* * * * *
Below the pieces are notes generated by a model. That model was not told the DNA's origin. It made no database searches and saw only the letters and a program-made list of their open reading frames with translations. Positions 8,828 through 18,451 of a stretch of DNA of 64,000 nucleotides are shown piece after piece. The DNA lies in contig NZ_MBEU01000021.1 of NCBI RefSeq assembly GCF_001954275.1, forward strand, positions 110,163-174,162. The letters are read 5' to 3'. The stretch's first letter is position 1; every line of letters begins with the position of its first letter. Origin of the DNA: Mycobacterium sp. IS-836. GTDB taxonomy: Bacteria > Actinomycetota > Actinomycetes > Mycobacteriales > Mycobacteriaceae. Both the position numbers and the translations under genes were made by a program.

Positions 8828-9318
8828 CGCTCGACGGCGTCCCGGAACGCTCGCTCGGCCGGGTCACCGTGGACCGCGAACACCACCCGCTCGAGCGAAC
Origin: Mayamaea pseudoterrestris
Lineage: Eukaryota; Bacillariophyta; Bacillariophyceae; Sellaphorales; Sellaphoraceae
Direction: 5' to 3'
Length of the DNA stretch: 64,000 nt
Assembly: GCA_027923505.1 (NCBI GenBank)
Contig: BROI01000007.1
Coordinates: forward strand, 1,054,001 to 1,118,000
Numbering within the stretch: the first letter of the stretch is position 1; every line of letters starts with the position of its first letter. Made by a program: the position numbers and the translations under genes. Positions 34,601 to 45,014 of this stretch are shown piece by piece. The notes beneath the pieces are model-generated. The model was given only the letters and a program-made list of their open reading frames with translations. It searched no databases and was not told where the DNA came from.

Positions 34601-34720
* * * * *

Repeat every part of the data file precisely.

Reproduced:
Below the pieces are notes generated by a model. That model was not told the DNA's origin. It made no database searches and saw only the letters and a program-made list of their open reading frames with translations. Positions 8,828 through 18,451 of a stretch of DNA of 64,000 nucleotides are shown piece after piece. The DNA lies in contig NZ_MBEU01000021.1 of NCBI RefSeq assembly GCF_001954275.1, forward strand, positions 110,163-174,162. The letters are read 5' to 3'. The stretch's first letter is position 1; every line of letters begins with the position of its first letter. Origin of the DNA: Mycobacterium sp. IS-836. GTDB taxonomy: Bacteria > Actinomycetota > Actinomycetes > Mycobacteriales > Mycobacteriaceae. Both the position numbers and the translations under genes were made by a program.

Positions 8828-9318
8828 CGCTCGACGGCGTCCCGGAACGCTCGCTCGGCCGGGTCACCGTGGACCGCGAACACCACCCGCTCGAGCGAAC
Origin: Mayamaea pseudoterrestris
Lineage: Eukaryota; Bacillariophyta; Bacillariophyceae; Sellaphorales; Sellaphoraceae
Direction: 5' to 3'
Length of the DNA stretch: 64,000 nt
Assembly: GCA_027923505.1 (NCBI GenBank)
Contig: BROI01000007.1
Coordinates: forward strand, 1,054,001 to 1,118,000
Numbering within the stretch: the first letter of the stretch is position 1; every line of letters starts with the position of its first letter. Made by a program: the position numbers and the translations under genes. Positions 34,601 to 45,014 of this stretch are shown piece by piece. The notes beneath the pieces are model-generated. The model was given only the letters and a program-made list of their open reading frames with translations. It searched no databases and was not told where the DNA came from.

Positions 34601-34720